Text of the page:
School settling into “back to school” mode

Music trip is rescheduled for next spring


At Monday’s Board of Education meeting, principal Andy Armstead said this year’s start had a different look. Teachers took a few days get students into a “back to school” mode. They are preparing themselves and students for any technology-emphasized learning that may have to take place should the school go into closure. Teachers have also been identifying any gaps in learning that students may have experienced in the last year and finding corrective measures to close them. There are 24 students currently using the remote-learning platform , with 20 of them long-term. Armstead said that paraprofessional Suzanne Sinclair, the remote learning coordinator is doing a good job. “She is very organized,” he commented. He noted that the other paraprofessional have taken on more responsibilities as well.

Armstead said they have had a successful start to sports season. The homecoming football game is scheduled for Sept. 25, with coronation Sept. 24. This event will be livestreamed. This year there will be no noon homecoming activities during the week. Instead of a pep fest on Calumet Avenue, there is a parade scheduled this year with a pep fest to be held in the armory following the parade. Armstead said the FFA kicks off their year by hosting land-judging on Thursday.

Superintendent Abi Van Regenmorter stated that third-grade teacher Taci Boldt’s last day of teaching before her military deployment was this week. The students had a send-off for her and are looking for her return. She also reported that students are now being served a fresh fruit or vegetable each afternoon.

The De Smet school district is part of the Northeast Education Services Cooperative (NESC) which provides early childhood identification and special education services. At Monday’s meeting, Barb Asleson, the NESC representative from the De Smet School Board, reported that the Oldham-Ramona school district had joined the cooperative in July.

VanRegenmorter reported the state fire marshal did the yearly inspection last week, and there were a few things that will need to be done but they won’t be able to be completed until the building is remodeled.

Finances discussed

Business manager Susan Purintun reviewed the proposed fiscal year 2021 budget. After some discussion, it was adopted.

This year, because of COVID-19, the school is not charging admission to sporting events, but they are accepting donations. “The donations are not that great,” Purintun commented. “We did this because we don’t want to expose staff to more than they have to be, but we’re not opposed to people donating.”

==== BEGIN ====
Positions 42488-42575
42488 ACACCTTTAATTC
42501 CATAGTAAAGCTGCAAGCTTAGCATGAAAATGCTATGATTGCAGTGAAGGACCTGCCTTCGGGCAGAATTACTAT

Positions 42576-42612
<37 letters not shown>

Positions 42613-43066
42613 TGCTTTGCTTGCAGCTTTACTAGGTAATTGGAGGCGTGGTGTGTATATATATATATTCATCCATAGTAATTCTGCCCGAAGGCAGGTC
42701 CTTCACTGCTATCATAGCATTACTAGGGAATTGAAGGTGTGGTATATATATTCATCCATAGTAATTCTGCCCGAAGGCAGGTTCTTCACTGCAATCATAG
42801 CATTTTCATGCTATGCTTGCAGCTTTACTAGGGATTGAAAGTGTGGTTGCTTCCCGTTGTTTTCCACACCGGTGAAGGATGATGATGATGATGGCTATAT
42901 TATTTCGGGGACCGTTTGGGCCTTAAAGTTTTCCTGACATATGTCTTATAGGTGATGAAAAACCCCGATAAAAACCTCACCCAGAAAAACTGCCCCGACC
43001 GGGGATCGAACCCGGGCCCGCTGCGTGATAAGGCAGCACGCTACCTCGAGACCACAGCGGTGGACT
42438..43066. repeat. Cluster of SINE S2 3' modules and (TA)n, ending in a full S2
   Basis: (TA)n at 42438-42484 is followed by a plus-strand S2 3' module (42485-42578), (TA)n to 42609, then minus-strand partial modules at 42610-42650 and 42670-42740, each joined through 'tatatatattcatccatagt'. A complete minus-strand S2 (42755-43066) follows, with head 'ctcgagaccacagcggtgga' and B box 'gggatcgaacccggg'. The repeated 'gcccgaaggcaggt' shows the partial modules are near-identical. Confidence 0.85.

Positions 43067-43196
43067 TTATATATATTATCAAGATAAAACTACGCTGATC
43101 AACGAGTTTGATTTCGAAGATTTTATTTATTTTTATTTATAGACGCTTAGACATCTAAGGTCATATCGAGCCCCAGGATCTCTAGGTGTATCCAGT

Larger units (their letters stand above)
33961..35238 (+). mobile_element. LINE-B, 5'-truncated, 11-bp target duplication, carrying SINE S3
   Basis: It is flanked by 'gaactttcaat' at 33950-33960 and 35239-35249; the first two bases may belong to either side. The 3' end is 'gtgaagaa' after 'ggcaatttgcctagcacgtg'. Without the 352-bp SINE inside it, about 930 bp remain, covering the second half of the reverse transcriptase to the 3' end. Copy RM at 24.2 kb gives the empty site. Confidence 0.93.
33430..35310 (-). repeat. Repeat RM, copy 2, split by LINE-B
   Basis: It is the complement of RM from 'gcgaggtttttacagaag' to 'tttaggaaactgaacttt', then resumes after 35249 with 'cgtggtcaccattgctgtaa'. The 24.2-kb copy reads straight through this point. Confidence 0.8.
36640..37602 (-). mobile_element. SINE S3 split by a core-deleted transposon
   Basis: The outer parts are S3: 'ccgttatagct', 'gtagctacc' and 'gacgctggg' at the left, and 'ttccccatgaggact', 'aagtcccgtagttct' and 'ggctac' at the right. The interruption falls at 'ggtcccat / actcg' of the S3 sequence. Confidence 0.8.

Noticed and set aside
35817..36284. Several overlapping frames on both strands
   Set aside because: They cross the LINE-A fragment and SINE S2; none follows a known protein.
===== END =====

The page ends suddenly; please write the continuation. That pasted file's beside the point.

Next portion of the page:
The board briefly discussed the payroll tax deferment proposed by President Trump.

“They still have to pay it back plus interest,” Purintun said. Board president Shane Roth agreed that there is no benefit. Asleson commented that it is just putting off the inevitable. Purintun said she has not had any employees ask for it, and since she doesn’t have the software set up to do it, they couldn’t do it even if they wanted to. A motion was passed that the school not participate in the deferment.

Music trip rescheduled

Last year’s music trip to New York and Washington D.C. had to be canceled because of COVID-19, but it has been rescheduled to take place next spring. Van Regenmorter said that because last year’s seniors won’t be going and more space is available, they are considering opening it up to students in grades 7-12 who may not in the music program. “It’s an odd situation we are in. There may even be spots for parents,” she said. Van Regenmorter stated the tour company advised they should not plan to go to New York City but Washington D.C. may be okay, along with an eight-hour trip from there to Nashville. But, she said, D.C. is still questionable, so the destination is still to be determined. Students who plan to go but have not done any fundraising so far will be responsible for raising money for their portion of the trip. There will be no large-scale fundraising events.

JH girls allowed on varsity team

The board approved allowing junior high athletes to participate on the varsity volleyball team if they are needed. There are currently only eight high-school girls on the varsity team, two eighth-graders and five seventh graders. They will not bump up the younger girls unless they are needed. Athletic director Marv McCune said he will talk to coach Vicki Dylla about getting parental approval. The board was reminded that they will be faced with a similar situation when girls’ basketball starts.

The Rev. Jonathon Dolan was in attendance and questioned sports practices being held on Wednesdays when junior-high age student have confirmation classes. After some discussion, counsel consensus was that there would be no practice for junior high athletes on Wednesdays.

Dolan said he appreciates the fact that games can be seen online. He said in his line of work, he is trying to stay away from big crowds. “ I hope you continue to have this available,” he said. “It helps keep community engaged even if they can’t be there.”

The school board then entered into an executive session to discuss personnel matters.


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